The Next Little-Known Flexible Acquisition Authority Next Little-Known Flexible Acquisition Authority2020-11-19T17:00:00Z,<div class="ExternalClass3D7A6435A6794A99B76EE486C17915BC">Fiscal Year (FY) 2021 provides promise after a colossally challenging year marked by a global pandemic. Private and public sector entities will attempt to regain a sense of normalcy. However, one issue remains constant—the United States undoubtedly will see additional and increasingly complex threats from adversaries as technologies advance rapidly. National defense priorities identified in the 2018 National Defense Strategy (NDS) remain at the forefront of the Department of Defense (DoD) mission as the character of war continuously changes. To endure success and enhance its competitive advantages, the DoD must modernize its capabilities by creating and promoting the right environment, mindset, and tools to embrace innovation and reasonable risk-taking.<br> <br> DoD entities are using innovative and flexible contractual instruments more and more often to pursue the acquisition pathways outlined per the Adaptive Acquisition Framework (AAF). While a handful of options exist and are more commonly used, one authority continues to be greatly underutilized—10 United States Code (U.S.C.) Section 2373, “Procurement for Experimental Purposes.” This authority, while not new to the DoD, can be incredibly beneficial for DoD entities not only in their research and development (R&D) or science and technology efforts but also their procurement actions necessary to support various AAF pathways. Unfortunately, many within DoD’s acquisition workforce are unaware of the authority or do not have leadership support to utilize the authority. This article outlines the flexible instrument and provide valuable information to assist with modernized acquisition. <h2><img alt="Table 1 Information on PEP's Under 10 U.S.C 2373. Must be used for experimental or test purposes/efforts (supported by documentation). Must meet one or more of the nine focus areas. Are available for supplies, including parts and accessories, and designs thereof—services are not included, and their inclusion in the acquisition may only be tangential to the supply acquisition. Can be used to develop new capabilities, test new capabilities created by any source prior to fielding, and enhance and/or assess existing capabilities (examples include technical evaluation, experimentation, operational utility assessment, or to maintain a residual operational capability). Can be made with vendors inside or outside the United States. Not the same as agreements under OT authorities (10 U.S.C. 2371 or 10 U.S.C. 2371b) but is a companion authority to the OT authorities. Can support several AAF acquisition pathways. Can be awarded using competitive or noncompetitive procedures. Can be awarded by a warranted Contracting Officer or Agreements Officer, depending on the specifics of the legally binding agreement. No specified limit on unit quantities per purchase or agreement, so long as total quantities being acquired are needed for experimental or test efforts. No statutory or regulatory approval levels exist (entities should adhere to their entity’s internal processes or consult their legal counsel and HCA/SPE). Can be funded by various appropriation types depending on effort purpose (as determined by fiscal law)." src="/library/defense-atl/DATLFiles/Nov-Dec_2020/DefAcq_Nov-Dec20_article2_table1.jpg" style="width:303px;height:600px;margin-left:5px;margin-right:5px;float:left;" /><br> The AAF Defined</h2> The Office of the Under Secretary of Defense (OUSD) Acquisition and Sustainment (A&S) published AAF guidance and associated acquisition policies in January 2020. The OUSD (A&S) AAF initiatives were created in response to the 2018 NDS that included an objective to reform the DoD’s business practices for greater performance. These policy changes were intended to make acquisition processes more timely, more agile, and free of unnecessary or excessive bureaucracy to deliver capabilities and technology advancements as quickly as possible to the Warfighter. The AAF outlines six acquisition pathways for DoD entities to select based on program size, risk, urgency, complexity, and other characteristics. It also permits entities to utilize a combination of pathways if a single pathway does not provide the most value based on the identified requirements. Visit the Defense Acquisition University (DAU) website ( for additional AAF information.<br> <br> DoD entities can select from a buffet of Federal Acquisition Regulation (FAR) and non-FAR contractual instruments when implementing the selected acquisition pathway(s). Examples include, but are not limited to, contracting by negotiation (FAR Part 15), simplified acquisitions (FAR Part 13.5), federal supply schedules (FAR Part 8.4), other transactions (OTs) (10 U.S.C. 2371 and 2371b), and procurement for experimental purposes (herein referred to as “PEPs”) (10 U.S.C. 2373). Since there is no one-size-fits-all contractual option for each acquisition pathway, DoD entities must base instrument selection on their acquisition strategy and consideration of defined requirement(s), risks, and desired outcomes. <h2>Procurements for Experimental Purposes (PEPs) and Authorized Entities</h2> Under 10 U.S.C. 2373 the DoD is authorized to use PEPs for acquisitions of items in certain categories:<br> The Secretary of Defense and the Secretaries of the military departments may each buy ordnance, signal, chemical activity, transportation, energy, medical, space-flight, telecommunications, and aeronautical supplies, including parts, accessories, and designs thereof, that the Secretary of Defense or the Secretary concerned considers necessary for experimental or test purposes in the development of the best supplies that are needed for the national defense.<br> <br> PEPs are not new to the DoD, as the statute was enacted in FY 1994 at the same time as the Prototype OT authority (10 U.S.C. 2371b). Similar in purpose to OT agreements, but distinctly different in application, PEPs are another unique and flexible acquisition instrument for DoD entities to use (if they have been delegated the authority) that are not required to adhere to the major laws and regulations that govern traditional procurement contracting. See additional information on PEPs in Table 1.<br> <br> PEPs are flexible for various important reasons: <ul> <li>There are no federal laws or DoD regulations or policies that specifically define what is included in each of the nine focus areas. The terms describing the focus areas are extremely broad and open to reasonable interpretation. Thus, DoD entities can be creatively compliant with program requirements relative to the authority.</li> <li>Since the statute includes the terms “supplies,” “parts,” “accessories,” and “designs,” DoD entities can procure a wide range of items that may include platforms, systems, components, materials, drawings, and more. Unfortunately, one common type of acquisition is not included in the statute—services. The main focus of the acquisition must be on the supply item and any associated services that are acquired with it must be tangential to it. As currently written, the statute does not allow for an acquisition that is solely or primarily for services, even if the services fall within one of the topic areas.</li> <li>Neither the statute nor DoD policy limits purchases to a maximum dollar amount or quantity per PEP agreement. Quantities, regardless of number, may be based on the entity’s available budget and verification as long that the number is limited to what is necessary for experimentation or test purposes. As a result, DoD entities have individual discretion to establish and adhere to their own processes and procedures relative to agreement amounts (prices), quantities, or required approval authorities. Entities should be cautious, however, to not misuse this authority to purchase more items than are reasonably necessary for the test or assessment. The needs of each situation will differ but must be documented to ensure that the rationale meets the authority’s intent.</li> </ul> PEPs clearly are another innovative tool that could have significant importance to national defense and they have been supported by Congress for many years. Within the National Defense Authorization Act for FY 2018, Congress required the Secretary of Defense (SECDEF) to establish a preference for using PEPs and OTs when executing science and technology and prototyping programs. Additionally, Congress has expanded the list of topic areas regularly since the statute was enacted, signaling a continued interest in this authority and desire for its use. It is very important, however, that those who wish to use the PEP authority understand that this is a separate and distinct authority from the two OT authorities, as explained in Senate Report 114-49, Section 826. The agreements awarded under 10 U.S.C. 2373 will not be called OTs, but each will be a unique agreement with custom content and format. Entities are free to choose a name for these agreements as well as freely negotiate the terms and conditions as long as the authority cited in the agreement is 10 U.S.C. 2373.<br> <br> <img alt="Table 2. PEP's Versus OTs. PEPs Authority per 10 U.S.C. §2373 Can be awarded using competitive or noncompetitive procedures Can be used to purchase existing products for operational utility assessments DoD guide or policy memorandums do not exist Training not available to DoD’s workforce No DoD certification/credential program exists. PEPs and OTs. Authorities originates from laws (statutes) Support the NDS and AAF pathways Require leadership support (top level “buy-in”) Require team members with business acumen and experience across multiple functional areas Not appropriate for all DoD entities or efforts Major acquisition laws and regulations do not apply Involves negotiable terms and conditions Documentation required to justify authority use Can be used to develop new capabilities or enhance existing capabilities Can be awarded by a Contracting Officer/Agreements Officer Agreements can be written with commercial terms Can be funded by various appropriation types Future acquisition of larger quantities would be done wtih FAR-based contracts GAO has limited jurisdiction to review decisions/protests. OTs. Authorities per 10 U.S.C. §2371 and 10 U.S.C. 2371b Requires competitive procedures to the maximum extent practicable Can transition to a Production OT (if criteria met) DoD guide and policy memorandums exist Training available to DoD’s workforce No DoD certification/credential program exists." src="/library/defense-atl/DATLFiles/Nov-Dec_2020/DefAcq_Nov-Dec20_article2_table2.jpg" style="margin-left:3px;margin-right:3px;float:left;width:664px;height:500px;" />Unfortunately, not all DoD entities have been delegated the PEP authority. While the military Service Secretaries have the authority by statute and can delegate it within their organizations, the SECDEF maintains the responsibility for delegating PEP authority to the defense agencies. As of September 2020, only a handful of DoD entities have been delegated PEP authority by their leadership, including the Navy, Army (select commands), Air Force (select commands), and the Defense Advanced Research Projects Agency (DARPA). Before any DoD entity plans to use this authority, workforce members must make sure that they have been properly delegated the authority. Personnel can review their organization’s “charter” within the DoD’s Directives library or consult with legal counsel to validate the PEP authority delegation. For instance, DoD Directive 5134.10, “Defense Advanced Research Projects Agency (DARPA),” delegates 10 U.S.C. 2373 authority to DARPA and requires DARPA’s Director to establish PEP-related authorities and responsibilities. Alternatively, DoD Directive 5105.85, “Defense Innovation Unit (DIU),” and DoD Directive 5136.13, “Defense Health Agency (DHA),” do not delegate 10 U.S.C. 2373 authority to either DIU or DHA. <h2>Comparing and Contrasting<br> PEPs and OTs</h2> PEPs and OTs are both flexible and innovative contractual instruments. While they have similar characteristics, they cannot be confused with one another. Table 2 illustrates the similarities and differences between the instruments (NOTE: The information in Table 2 is current as of September 2020).<br> <br> DoD entities have utilized OTs with ever-increasing frequency and in greater numbers while PEPs rarely have been used since the authorities were enacted. The reasons are simple: (1) more DoD entities have authority to use OTs than those with authority to use PEPs; (2) the OUSD has published OT guidance and policies, but none for PEPs; and (3) the DoD has various training events specific to OTs, but none for PEPs. However, PEP popularity and usage will increase significantly if Congress continues expanding the PEP focus areas, the SECDEF delegates PEP authority to more DoD entities (such as DIU, DHA, and others), and the OUSD creates PEP guidance and related training.<br> <br> Table 3 outlines broad, hypothetical examples that can assist entities that highlight when PEPs would be an appropriate contractual instrument given a requirement (assuming PEP authority exists). <h2><img alt="Table 3. Examples for using PEPs. PEP Example 1. A DoD entity received authority and funding for a new program in response to a Government Accountability Office audit that identified the DoD did not have safe or effective medical products for U.S. Warfighters. Specifically, the audit found that DoD did not have adequate medical products or supplies to treat Warfighters’ injuries in battlefield settings. The new program was approved to follow the “Urgent Capability Acquisition” pathway from the AAF, with program requirements to expedite the development and distribution of safe and effective medical products for Warfighters. Significant experimentation, testing, and operational assessments will be required for some of the highest priority items, such as blood products, therapeutics, and vaccines. It would be appropriate for the DoD entity to consider using PEPs since the effort relates to one of the nine focus areas (medical), will involve experimentation and testing, and directly supports national defense. If the entity proceeds with a PEP, the entity should consider what appropriate future activities should be used to realize the program goals. Did the entity find an existing technology or product that would satisfy the entity’s needs? If so, a subsequent purchase of larger quantities would be planned and implemented. Did the entity determine that additional R&D efforts are needed to modify or amend an identified technical solution and improve its satisfaction of the entity’s needs? The entity could then consider proceeding with an R&D procurement contract or a Prototype OT agreement, depending on the situation. Did the entity determine none of the existing solutions were feasible, and therefore needs to start from scratch to create a new solution? Perhaps a grant or cooperative agreement would make sense. Remember, PEPs are not appropriate for purchasing quantities beyond those needed for experimentation or testing purposes. Also, there is no allowance for a non-competitive follow-on acquisition option with PEPs as there is with Prototype OTs under 10 U.S.C. 2371b. If an organization wishes to pursue a future acquisition, it will need to consider all of the available options, and the rules associated with each, to accomplish the subsequent requirement. PEP Example 2. A DoD entity needs to procure tablet computers and related communications equipment to better assist Warfighters in combat areas. Current computers and communications equipment in inventory are heavy, have short battery lives and slow processing times, rarely connect to cellular networks, and cannot be used for video-conferencing or to view presentations. Commercial technologies have advanced so rapidly that the DoD is considering leveraging the advancements for military use. The program anticipates that testing activities will be required before any new computers or communications equipment can be purchased for operational purposes or go into inventory. It would be appropriate for the DoD entity to consider using PEPs since the effort relates to more than one of the nine focus areas (signal and telecommunications), will involve testing and capabilities assessments, and directly supports national defense. PEPs can provide immediate benefits since time is of the essence, the effort will most likely involve the commercial sector, and the standard procurement rules and regulations, including the Competition in Contracting Act,) do not apply, allowing for opportunities to purchase test items from multiple sources quickly and on commercial terms. PEP Example 3. A DoD entity has a requirement to upgrade its existing aircraft (in the field for 10 years) that will provide significant improvements relative to the original aircraft form, fit, and function. Upgrades include modernized machine guns, modernized avionics displays, a lighter ballistic protection system for the cargo loading system, and a new communications system. Although all 300 aircraft in the fleet ultimately will be upgraded, the entity only plans to test 10 of them. It would be appropriate for the DoD entity to consider using PEPs since the effort relates to at least two of the nine focus areas (ordnance and transportation), will involve testing, and directly supports national defense. The entity, however, should carefully evaluate its acquisition and contracting strategy since it is only planning to test 10 of the 300 aircraft. PEPs are not appropriate for quantities associated with full-rate production or other quantities intended to be placed into inventory with experimentation or testing. Rather, PEPs should only include quantities for technical evaluation, experimentation, operational utility assessment, or to maintain a residual operational capability. Entities should strategically plan the use of PEPs and how PEP results could help inform plans for future Prototype OTs, FAR-based contracts, or other contractual instruments as appropriate." src="/library/defense-atl/DATLFiles/Nov-Dec_2020/DefAcq_Nov-Dec20_article2_table3.jpg" style="width:760px;height:1000px;" /><br> PEP Tips</h2> The following tips are intended to assist with PEP usage, including planning, execution, and administration functions.<br> Use the Authority. <h3>If You Don’t Have It, Request It.</h3> DoD entities that have PEP authority should seek to maximize their use of the authority to provide their workforce with yet another innovative acquisition tool that will help the DoD maintain its competitive edge. DoD leaders must proactively support authority usage and empower their workforce, especially since the DoD’s requested FY 2021 budget included the largest amount in its history to support urgent technology development. PEPs are ideal for entities with requirements in areas such as cyber, space, artificial intelligence, missile defense, ground vehicles, spares and obsolescence alternatives, medical supplies and devices, radios, and phones. Such areas are all but certain to touch one or more of the nine current focus areas outlined in the statute, but represent just a small sample of potential uses of the authority. It also is a useful option for entities that don’t have situations that would be appropriate for OTs and other innovative contractual options and/or that may not have RDT&E funding. This authority allows for entities performing operational or sustainment type functions to seek alternative products or solutions that may already largely exist in the commercial market for their ongoing needs. On the other hand, leaders of DoD entities that lack PEP authority should collaborate with their respective contracting heads and legal counsels or contact the OUSD through their respective chains of command to request authority. <h3>Include Personnel from Different Functional Areas.</h3> PEP subject-matter experts simply are not sitting idle or readily available on rosters within DoD entities. Also, since only a few DoD entities have PEP authority, PEPs most likely will be a new learning experience for many DoD personnel. To endure success with PEPs, DoD entities must assign dedicated personnel with diverse functional area experience to support the team from effort initiation and throughout the life cycle. Involvement should expand to, but not be limited to, personnel in program management, contracting, engineering, logistics, legal, financial management, cost estimating, and small business. Similar to OTs or any other innovative acquisition approach, PEPs require personnel with sufficient business acumen, sound professional judgment, and expertise with planning, executing, and administering complex acquisition instruments. <h3>Create PEP Guidance and Training.</h3> Successful PEPs require collaboration, confidence, and business competence. Each DoD entity with PEP authority should develop guidance to assist its workforce with PEP-related actions. The guidance should identify key responsibilities and provide best practices for personnel to follow, including warranting contracting officials and PEP planning, execution, administration, and reporting functions. An entity’s PEP approach will provide value to personnel and programs so long as the guidance is consistent with the flexibility provided by the statue and does not hinder innovation or creativity.<br> <br> To communicate and explain the guidance, entities should develop training to educate their personnel who are expected to perform or support PEP-related actions. Among other things, the training could encompass the statute, PEP significance to national defense priorities, the entity’s internal best practices and lessons learned, historical examples of PEP usage and applicability, relationship to other contractual instruments (FAR and non-FAR based), intellectual property and data rights, government property implications, and reporting requirements. This specific PEP training event will benefit personnel and programs because the DoD (including DAU) currently has no PEP training courses available to DoD’s workforce. <h3>Create and Maintain Appropriate Supporting Documentation.</h3> While PEPs are a flexible instrument to assist with certain needs, personnel must still create and maintain appropriate documents to justify and support PEP-related business activities. All DoD entities are responsible for ensuring the effective stewardship of taxpayer resources received and gaining maximum value for every dollar spent on national defense. PEPs are no exception. There are various forms of PEP supporting documentation that personnel should consider, depending upon the individual circumstances, including: need determination or requirements identification, market research or intelligence performed, designated approval authority, contracting or agreements officer, documentation explaining rationale, acquisition strategy, publicizing/soliciting/evaluating actions, schedules, transition plans, cost estimates, funds availability statements, agreement awards/modifications, and legal opinions rendered. Appropriate documentation will provide assurance that an entity’s PEP usage is efficient, effective, compliant, and adequate to prevent improper use of the authority. <h3>Conclusion</h3> As Nelson Mandela said, “It always seems impossible, until it is done.” So long as technologies continuously advance and adversaries challenge the United States with new threats, the DoD will unquestionably seek to capitalize on innovation opportunities and advancements to respond to those threats. Experimentation and test activities, as a part of any acquisition effort, remain critical elements of DoD’s priorities, given the current environment. Also, DoD’s future priorities will certainly necessitate experimentation and testing to determine suitability and applicability to the situation at hand. Thus, DoD entities, where appropriate, should maximize PEP usage as another acquisition tool that may provide an appropriate path to providing the War­fighters with the technologies they need. Use the authority, cherish the authority, but certainly do not abuse the authority. <hr />Speciale is a Senior Acquisition Specialist supporting the Department of Defense. He is a Certified Defense Financial Manager–Acquisition (CDFM–A) and Certified Fraud Examiner (CFE). Sidebottom is a Senior Policy Advisor with the Contracts Management Office at Defense Advanced Research Projects Agency (DARPA). Prior to her tenure at DARPA, Sidebottom was the Learning Director for Other Transactions at the Defense Acquisition University and has taught extensively about government contracting as an independent consultant. This article represents the opinions of the authors alone.<br> <br> The authors can be reached at <a class="ak-cke-href" href=""></a> and <a class="ak-cke-href" href=""></a>.</div>string;#/library/defense-atl/blog/The-Next-Little-Known-Flexible-Acquisition--Authority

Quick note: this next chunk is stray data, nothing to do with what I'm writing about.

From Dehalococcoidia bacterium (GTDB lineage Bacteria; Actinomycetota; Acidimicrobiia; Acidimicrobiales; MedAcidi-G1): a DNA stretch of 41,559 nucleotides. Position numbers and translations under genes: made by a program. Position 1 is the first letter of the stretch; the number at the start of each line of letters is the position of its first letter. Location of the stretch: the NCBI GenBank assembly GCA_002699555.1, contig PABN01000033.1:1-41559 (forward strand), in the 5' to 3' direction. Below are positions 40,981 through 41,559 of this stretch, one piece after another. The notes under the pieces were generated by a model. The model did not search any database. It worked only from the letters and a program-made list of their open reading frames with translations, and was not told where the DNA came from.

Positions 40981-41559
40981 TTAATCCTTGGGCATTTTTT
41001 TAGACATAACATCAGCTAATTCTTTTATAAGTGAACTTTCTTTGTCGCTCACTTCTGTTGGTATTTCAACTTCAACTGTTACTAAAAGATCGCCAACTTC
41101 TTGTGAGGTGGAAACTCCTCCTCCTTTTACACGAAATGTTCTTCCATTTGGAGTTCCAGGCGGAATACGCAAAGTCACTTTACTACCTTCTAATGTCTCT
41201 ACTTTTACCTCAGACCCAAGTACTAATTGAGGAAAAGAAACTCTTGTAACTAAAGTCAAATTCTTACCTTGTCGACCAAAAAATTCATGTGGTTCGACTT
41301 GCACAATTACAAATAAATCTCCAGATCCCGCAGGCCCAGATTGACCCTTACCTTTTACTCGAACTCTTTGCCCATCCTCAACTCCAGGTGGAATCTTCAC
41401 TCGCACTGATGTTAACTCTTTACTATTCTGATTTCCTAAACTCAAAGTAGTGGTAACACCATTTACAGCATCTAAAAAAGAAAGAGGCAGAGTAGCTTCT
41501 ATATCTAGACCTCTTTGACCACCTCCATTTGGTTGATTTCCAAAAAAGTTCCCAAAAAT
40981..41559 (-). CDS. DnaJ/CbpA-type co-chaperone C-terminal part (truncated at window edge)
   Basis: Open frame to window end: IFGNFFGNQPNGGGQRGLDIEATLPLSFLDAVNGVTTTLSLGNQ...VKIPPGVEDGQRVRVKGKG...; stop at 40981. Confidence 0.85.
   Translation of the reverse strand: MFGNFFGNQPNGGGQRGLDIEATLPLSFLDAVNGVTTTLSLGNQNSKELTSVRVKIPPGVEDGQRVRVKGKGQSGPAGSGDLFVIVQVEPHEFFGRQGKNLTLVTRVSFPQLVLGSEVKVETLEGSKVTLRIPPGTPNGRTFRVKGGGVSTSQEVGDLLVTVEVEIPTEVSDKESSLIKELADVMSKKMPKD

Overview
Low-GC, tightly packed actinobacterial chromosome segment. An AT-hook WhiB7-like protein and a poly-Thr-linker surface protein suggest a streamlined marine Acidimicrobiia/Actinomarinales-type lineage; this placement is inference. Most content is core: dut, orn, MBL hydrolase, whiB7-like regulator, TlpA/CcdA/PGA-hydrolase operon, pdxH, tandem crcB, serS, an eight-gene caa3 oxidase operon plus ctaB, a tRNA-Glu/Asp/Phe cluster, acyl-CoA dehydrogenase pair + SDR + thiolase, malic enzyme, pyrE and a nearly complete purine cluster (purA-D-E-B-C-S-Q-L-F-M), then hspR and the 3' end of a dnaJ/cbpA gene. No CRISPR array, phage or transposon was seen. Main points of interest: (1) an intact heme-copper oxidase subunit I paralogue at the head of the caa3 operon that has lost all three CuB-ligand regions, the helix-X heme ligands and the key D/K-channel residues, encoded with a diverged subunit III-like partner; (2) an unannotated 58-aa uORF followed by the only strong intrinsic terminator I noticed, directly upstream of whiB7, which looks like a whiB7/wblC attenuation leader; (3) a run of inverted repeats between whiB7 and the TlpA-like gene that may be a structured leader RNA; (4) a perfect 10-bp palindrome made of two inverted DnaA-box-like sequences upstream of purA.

Leadership Perspectives Perspectives2020-11-17T17:00:00Z,<div class="ExternalClass6552505DC5DA4D5FA6E737D56FA3720D">There are multiple ways and means to create a talented, ethical, and committed workforce. New and known tactics exist, including metacognition and meta-leadership, to attract and build tomorrow’s leaders, improve recruiting and hiring efforts, share knowledge, and manage performance.<br> <br> One other powerful way to attract and build tomorrow’s leaders, improve recruiting and hiring efforts, share knowledge, and manage performance is through perspectives from pupils, peers, or professionals. These two ways to develop individuals on their professional journeys are even better when combined with technological advances.<br> <br> First, there is metacognition or what I call “Meta-cognition, I think;” introduced as a concept by John Flavell in the 1970s–1980s, more specifically his 1979 work “Metacognition and Cognitive Monitoring: A New Area of Cognitive-developmental Inquiry.” defines metacognition as “higher-order thinking that enables understanding, analysis, and control of one’s cognitive processes, especially when engaged in learning.” Hence the society-quip and simpler definitions that metacognition is “thinking about thinking” or “knowing about knowing.”<br> <br> In practice, I like to think metacognition is something like the fishbone diagram technique where a person continues to ask questions for the sake of gaining multiple perspectives and richer, deeper thoughts about thinking rather than finding a root cause to a problem. Of course, reaching a root cause of a problem can be helpful, too, depending on the purpose of a person’s thinking about thinking. For a brief example, let us say a person answers a riddle with the first response that comes to mind. Regardless of whether the response is correct, let alone plausible, an answer was provided and can be thought about, reviewed, analyzed, and inspected. This is metacognition at work. Thoughts might include: What caused the person to answer? How fast was the answer provided? How did the person arrive at this answer? What experiences, knowledge, skills, and abilities influenced the response content? Would the person come up with the same answer under different conditions? Were other responses similar or different? The thoughts keep going, too! Now that you are thinking about thinking, let us look to another idea.<br> <br> Related to metacognition is meta-leadership, also acknowledged as a means to overcome silo thinking. I call this “Meta-leadership, I do.” According to Marcus, Dorn, and Henderson, in “Meta-leadership and National Emergency Preparedness: A Model to Build Government Connectivity” meta-leadership is “overarching leadership that intentionally connects the purposes and work of different organizations or organizational units.” If visualized, meta-leaders are those charismatic, wildly effective individuals traversing organizational lines to garner individual and collective success.<br> <br> Chances are you have seen a meta-leader in person, on television, or from a secondary source touting how influential a leader was that the source knew during their career. In my career, meta-leaders have typically exuded humble confidence, positive influence, slow-to-anger style, and nourished network linkages from every experience the leader can call upon at a moment’s notice.<br> <br> The meta-leader has a difficult-to-describe quality that quickly earns respect and trust whether due to known expertise or acquired acumen. Finally, meta-leaders leave an impression, a lasting mark on their pupils, peers, and other professionals. I mentioned that metacognition and meta-leadership are related because of the observation that meta-leaders seem to have a perspective beyond face-value impressions and simple thought. Instead, meta-leaders peel the layers of the onion back to defy operational, strategic, and tactical silos. Meta-leaders can actively think about thinking and build connections, fulfill purposes, and overcome obstacles. To me, metacognition and meta-leadership are all about transitional perspectives.<br> <br> On this previously shared mention of pupils, peers, and professionals, I offer how maintaining perspective during individual development garners benefits along professional journeys. It is worth noting that each perspective can easily overlap another simultaneously. And no, this is not a midlife crisis jab. Instead, it is a theory of how individuals develop from a vision of being a leader to being that leader. As each of us contributes to our constituents, regardless of the career field, we are pupils, peers, and professionals actively engaging and occupying each role. Striking a respectable balance of breadth and depth through our professional development may be as taxing as an attempt to be in two places simultaneously, but possible.<br> <br> The growth process begins with a majority of our time spent in a “pupil” status, like that of an intern, building each other as peers and eventually achieving the esteemed “professional” status. I liken this progression to being among the most junior in an organization and then reaching some levels of management before attaining a lauded leadership role.<br> <br> There is a saying about the importance of knowing where you’re going and where you came from so you know when you’ve reached the destination. This is how career progression is navigated. With that in mind, “pupil” is one perspective and frame of mind most are familiar with from firsthand experience. I firmly believe in achieving professional depth and breadth by several linked career objectives serving as a catalyst from one to the next. As a financial management intern with the U.S. Air Force (USAF), I ventured into a fascinating and beneficial career with the federal government. Because of my positive experiences, I have remained involved with the intern program since my 2012 graduation.<br> <br> In addition to internship, there are educational and training environments. Each day I actively build upon a growing history of professional military education (PME), on-the-job training (OJT), and other development (created or discovered) endeavors. I am a bit of a self-proclaimed nerd, better phrased as “education advocate,” so it was a wonderful irony to intern with the USAF’s Air Education and Training Command, let alone being stationed at an Air Force base nicknamed “the college of colleges.”<br> <br> Interning at Maxwell Air Force Base, Alabama, the home of Air University, permitted me a range of “cherries” to add to the abundance of flavors and varieties of “development ice cream.” Whether in a formal academic setting or as an intern, I wore my “pupil” hat to arrive at a slogan I apply generously: “Any declination of an opportunity to learn is an example of stupidity.” From another point of view, “Why would anyone decline an opportunity to learn?!” While we should never completely abandon any of the phases of our journeys, it is important to remain aware and take advantage of all options to expand knowledge and development before moving forward. At the time of transition, a pupil increasingly will occupy a role of peer and professional.<br> <br> As a “peer,” one starts to peer over the horizon in some ways. During the transition of deemphasizing a “pupil” status and increasing the “peer” and “professional” statuses, individuals seem to progress by building networks across the globe, conducting groundbreaking research, exploring professional publication, and professionally practicing as a contributing, informal educator and mentor within the field.<br> <br> As an example of the “peer” status, consider a handful of brilliant individuals early in their technology-based careers like Michael Dell, Bill Gates, and Steve Jobs. It is likely that a developing person will take on previously unthinkable challenges accompanied by a step outside of their comfort zone like a taste of the private sector, higher education, supervisory positions, or career broadening in a field vastly different from the familiar. The latter two challenges are often encouraged for federal interns because of the seemingly required experience leaders possess and the structure inherent with most career-broadening assignments. Both offer opportunities to develop, expand knowledge, and gain hands-on experience, though much more is obtained in hindsight.<br> <br> At present, I am interested in a range of opportunities best suited for peers and professionals, including Civilian Expeditionary Workforce experiences (i.e., deploying overseas as a civilian) and venturing to positions outside of my general schedule Financial Administration and Program Series. Personal and professional lives meld, giving way to opportunities for future leaders to be informal and formal educators, advanced professionals, and developers with a cohort of global peers. In any endeavor, individuals’ peer and professional choices seem based on the best interests of breadth and depth to become the best leader possible for pupils. So what’s next, now?<br> <br> Thus far we have discovered how to be in two places and fulfill two roles simultaneously as the earlier mentioned examples balanced the progress of “pupil” and “peer.” Let us now journey to the career’s ultimate promised land for many. The emphasis shifts toward the status of “peer-professional.”<br> <br> As stated before, we should never become too haughty and thereby abandon one status or another since life is an experimental journey of absorbing, retaining, practicing, and sharing. Each is an activity engaged in regardless of the status one claims predominantly to occupy.<br> <br> The famous John Kotter observed, especially in his book, Leading Change, that for many leaders, the idea is to “outgrow” the competition through lifelong learning and have the drive to do so. The pinnacle of a career, where we are most prepared and knowledgeable, is the time to fulfill what I view as a joyous obligation to return the priceless gifts we have received. As individuals develop through nurture and nature, it is time to shift a large percentage of our efforts toward developing those we lead. This may be accomplished by mentorship, creating opportunities, formal instruction, or avenues utilized by students like those mentioned earlier.<br> <br> If you are not inspired to give back once you attain the status associated with a “professional,” I offer my own experience. During college, as a pupil and peer, I gained an abundance of knowledge from some of the most admirable individuals I have met in life. My respect for my educational leaders and what each offered every day has proved to be perpetual. Though I now work in a different career field, I am still amazed when I reflect on my first experience with a college-level instructor. This instructor’s lecturing abilities, humble mentality, and inspiring approach effortlessly commanded the room of rambunctious dual-enrolled high-school and college students. What most exuded from this instructor was a passionate interest in the field of study. The instructor did not want students to stop at knowing enough to pass tests; the goal was to build a lasting thirst for knowing and learning about the world in relation to the future population’s power to modify it. I cannot speak for all of my classmates, but I do speak for myself and those I remain in contact with when I say that this instructor excelled, and many of the instructor’s traits are characteristic of the world’s best and brightest leaders: meta-leaders.<br> <br> As many agree, there are multiple ways and means to improve skills and mentor leaders. I have shared just a few ways: metacognition and traversing perspectives— whether one is a pupil, peer, or professional. These two ways to develop in our professional journeys are emerging trends that offer great benefits. Each of us is capable of occupying the statuses separately or in combination through our developmental efforts of absorbing, retaining, practicing, and sharing. Our only limitation to embodying more than one status is the mindset we adopt while balancing the goal of achieving breadth and depth as we dabble among the trio on our journey. Through metacognition and different perspectives, meta-leaders develop. <hr />Miller is a Financial Manager for the Defense Health Agency in Virginia. She previously supported the Air Force, Army, and National Guard Bureau at locations along the East Coast. She is a Certified Government Financial Manager and member of the Association of Government Accountants’ Northern Virginia chapter and of the American Society of Military Comptroller’s Washington Chapter, and a Certified Defense Financial Manager with acquisition specialty. She received her Doctorate of Business Administration from Walden University’s College of Management and Technology. The views expressed are the author’s own.<br> <br> The author can be contacted at <a class="ak-cke-href" href=""></a>.</div>string;#/library/defense-atl/blog/Leadership-Perspectives